• Chinese 20th Century Art (Day  auction at Christies

    Sale 2725

    Chinese 20th Century Art (Day Sale)

    30 November 2009, Hong Kong

  • Lot 1349


    Price Realised  


    (CHEN YINPI, 1913-1995)
    Behind the Screen
    signed 'GEO CHANN' in English (upper left)
    oil on canvas
    46.5 x 36 cm. (18 3/8 x 14 1/8 in.)
    Painted circa 1940

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    Many of the Chinese artists in foreign countries, including George Chann, carried a strong nostalgic sentiment towards their native culture. Although he used a medium that was western oriented, his works expressed a powerful Chinese reminiscence. At the age of twelve, Chann followed his father to travel to the US and in 1934; he enrolled in Otis Art Institute in Los Angeles, receiving an all-round Western art education. In the early period, Chann experienced a realistic style in painting portraiture, landscape, etc.; in the later period he achieved his artistic climax through a series of abstract work. Created in the 1940's, Behind the Screen (Lot 1349) has the kind of indoor lighting and female nudity pertinent to traditional European realism. The artist was brought up in hardship, apparent in his modeled figures painted with strong humanistic colors and striking brushworks that recalls the abstract characters of his later series of work. It was after 1960's that Chann developed richer colors and a varying palette. In The Morning of Spring (Lot 1350), the towering mountain reminds one of the Northern Song's monumental landscape paintings, reflecting the artist's return to exploring the origin of Chinese culture.

    With the mannerism of Western Abstract Art and his inspiration from Chinese characters, Chann has found his unique style. Ablaze (Lot 1351) vividly shows the multi-layer effects resulted from the multi-media explorations; care-free expression of sentiments of oil painting and also the various textures produced by folds and layers of rice paper-collage. Their aesthetic appeal lies in their balancing of visual elements with tactile, textural effects, direct tension and attraction of the materials themselves, through which the gradual accumulation and inheritance of the ancient Chinese culture are shaped. Flourishing Impression (Lot 1352) reflects the artist's virtuoso brushwork developed since the 1980's. While the strength and interceptions are still robust, the clear outlines of characters are no longer present, with the wonderful color combination and the rhythmic changes becoming focal point of the painting. The dominant red tone of the painting has a strong Chinese flavor as red symbolizes nobleness and auspiciousness in Chinese tradition. Chann had departed from characters' ideogrammatic function and symbolic meanings but continued to use the pure abstract lines to crisscross and produce fascinating colors. As George Chann once said, "Chinese artists paint with their minds while Western artists paint with their eyes", he incorporated modernist abstract thought as well as Chinese connotations endowed with rich historical culture, to fully express it into his art.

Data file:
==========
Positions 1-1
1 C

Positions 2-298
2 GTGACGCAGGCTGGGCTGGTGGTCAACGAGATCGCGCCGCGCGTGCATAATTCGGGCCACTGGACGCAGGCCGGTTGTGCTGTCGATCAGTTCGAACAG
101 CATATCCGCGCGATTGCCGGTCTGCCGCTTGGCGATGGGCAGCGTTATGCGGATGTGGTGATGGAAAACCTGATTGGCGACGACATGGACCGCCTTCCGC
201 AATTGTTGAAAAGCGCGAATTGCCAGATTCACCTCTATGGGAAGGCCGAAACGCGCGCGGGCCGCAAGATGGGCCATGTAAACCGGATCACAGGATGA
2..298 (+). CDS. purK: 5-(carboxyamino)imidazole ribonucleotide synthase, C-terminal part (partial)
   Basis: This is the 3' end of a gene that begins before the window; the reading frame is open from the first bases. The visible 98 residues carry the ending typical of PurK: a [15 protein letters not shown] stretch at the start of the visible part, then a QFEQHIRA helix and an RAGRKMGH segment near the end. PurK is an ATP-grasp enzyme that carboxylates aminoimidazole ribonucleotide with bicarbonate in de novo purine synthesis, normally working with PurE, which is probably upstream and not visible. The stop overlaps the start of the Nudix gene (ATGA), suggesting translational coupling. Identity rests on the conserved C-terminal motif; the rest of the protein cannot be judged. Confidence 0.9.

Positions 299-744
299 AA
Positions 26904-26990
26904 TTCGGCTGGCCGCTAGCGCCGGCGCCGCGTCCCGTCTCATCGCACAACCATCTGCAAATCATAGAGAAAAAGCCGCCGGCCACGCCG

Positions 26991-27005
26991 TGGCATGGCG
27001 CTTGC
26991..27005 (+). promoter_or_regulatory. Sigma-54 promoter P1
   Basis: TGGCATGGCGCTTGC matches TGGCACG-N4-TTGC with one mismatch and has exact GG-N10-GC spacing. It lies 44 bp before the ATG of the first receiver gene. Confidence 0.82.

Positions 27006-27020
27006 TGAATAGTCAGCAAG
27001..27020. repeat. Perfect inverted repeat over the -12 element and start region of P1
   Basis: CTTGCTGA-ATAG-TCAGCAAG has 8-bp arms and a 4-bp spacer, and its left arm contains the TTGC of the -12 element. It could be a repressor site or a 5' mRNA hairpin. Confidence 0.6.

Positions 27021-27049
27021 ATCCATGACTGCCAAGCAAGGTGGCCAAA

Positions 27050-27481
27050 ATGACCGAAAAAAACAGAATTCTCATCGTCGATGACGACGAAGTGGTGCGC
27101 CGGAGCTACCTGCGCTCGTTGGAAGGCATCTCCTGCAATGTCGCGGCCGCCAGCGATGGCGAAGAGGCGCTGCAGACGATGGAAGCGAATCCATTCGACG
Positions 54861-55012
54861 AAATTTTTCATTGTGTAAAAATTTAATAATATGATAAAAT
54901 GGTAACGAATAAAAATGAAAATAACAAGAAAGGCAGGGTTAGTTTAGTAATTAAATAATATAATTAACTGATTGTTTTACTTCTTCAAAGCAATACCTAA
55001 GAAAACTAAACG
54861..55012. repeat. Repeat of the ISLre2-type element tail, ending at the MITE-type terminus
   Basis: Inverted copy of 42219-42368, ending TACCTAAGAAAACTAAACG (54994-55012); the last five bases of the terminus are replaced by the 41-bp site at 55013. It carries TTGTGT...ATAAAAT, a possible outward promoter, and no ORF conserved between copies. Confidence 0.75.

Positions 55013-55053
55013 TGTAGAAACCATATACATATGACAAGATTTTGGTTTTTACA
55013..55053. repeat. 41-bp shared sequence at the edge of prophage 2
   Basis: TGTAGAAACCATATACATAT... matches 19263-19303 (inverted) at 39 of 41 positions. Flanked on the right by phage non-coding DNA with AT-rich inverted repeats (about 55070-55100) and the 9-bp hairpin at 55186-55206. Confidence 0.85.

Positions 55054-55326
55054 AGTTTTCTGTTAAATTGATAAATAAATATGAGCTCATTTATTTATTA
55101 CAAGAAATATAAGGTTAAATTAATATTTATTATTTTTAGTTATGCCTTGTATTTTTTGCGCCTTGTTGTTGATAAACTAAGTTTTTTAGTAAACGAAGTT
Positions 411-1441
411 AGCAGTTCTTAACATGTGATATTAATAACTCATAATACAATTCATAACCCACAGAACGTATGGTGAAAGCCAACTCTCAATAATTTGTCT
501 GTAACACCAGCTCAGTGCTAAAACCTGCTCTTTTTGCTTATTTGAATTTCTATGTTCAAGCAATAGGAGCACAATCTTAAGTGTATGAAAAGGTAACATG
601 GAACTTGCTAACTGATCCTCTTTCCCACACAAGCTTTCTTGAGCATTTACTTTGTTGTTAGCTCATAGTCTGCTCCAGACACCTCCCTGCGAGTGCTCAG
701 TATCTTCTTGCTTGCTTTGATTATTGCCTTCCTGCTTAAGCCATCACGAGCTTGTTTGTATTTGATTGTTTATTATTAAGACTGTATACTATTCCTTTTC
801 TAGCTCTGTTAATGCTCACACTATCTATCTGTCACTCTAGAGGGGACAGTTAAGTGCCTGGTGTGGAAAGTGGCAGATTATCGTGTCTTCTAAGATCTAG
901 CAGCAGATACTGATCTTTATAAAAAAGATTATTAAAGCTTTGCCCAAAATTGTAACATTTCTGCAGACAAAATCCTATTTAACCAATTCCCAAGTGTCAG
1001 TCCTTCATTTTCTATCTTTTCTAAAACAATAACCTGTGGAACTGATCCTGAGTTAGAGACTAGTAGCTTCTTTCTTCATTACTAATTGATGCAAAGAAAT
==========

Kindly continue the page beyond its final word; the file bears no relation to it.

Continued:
Private collection, San Francisco


    Views from Asian California 1920-1965: An Illustrated History by Michael D. Brown, San Francisco, USA, 1992 (illustrated, p. 16).
    Hsiung Shih Art Monthly, Taipei, Taiwan, January, 1995 (illustrated, p. 95).


    San Francisco, USA, California Palace of the Legion of Honor, George Chann's Solo Exhibition, 6 February-6 March, 1942.
    Los Angeles, USA, Los Angeles Museum of Art, George Chann's Solo Exhibition, September, 1942.
    Los Angeles, USA, Biltmore Art Gallery, George Chann's Solo Exhibition, December, 1942.
    New York, USA, Newhouse Galleries, Chinese, Mexican and American Subjects, 10-27 November, 1943.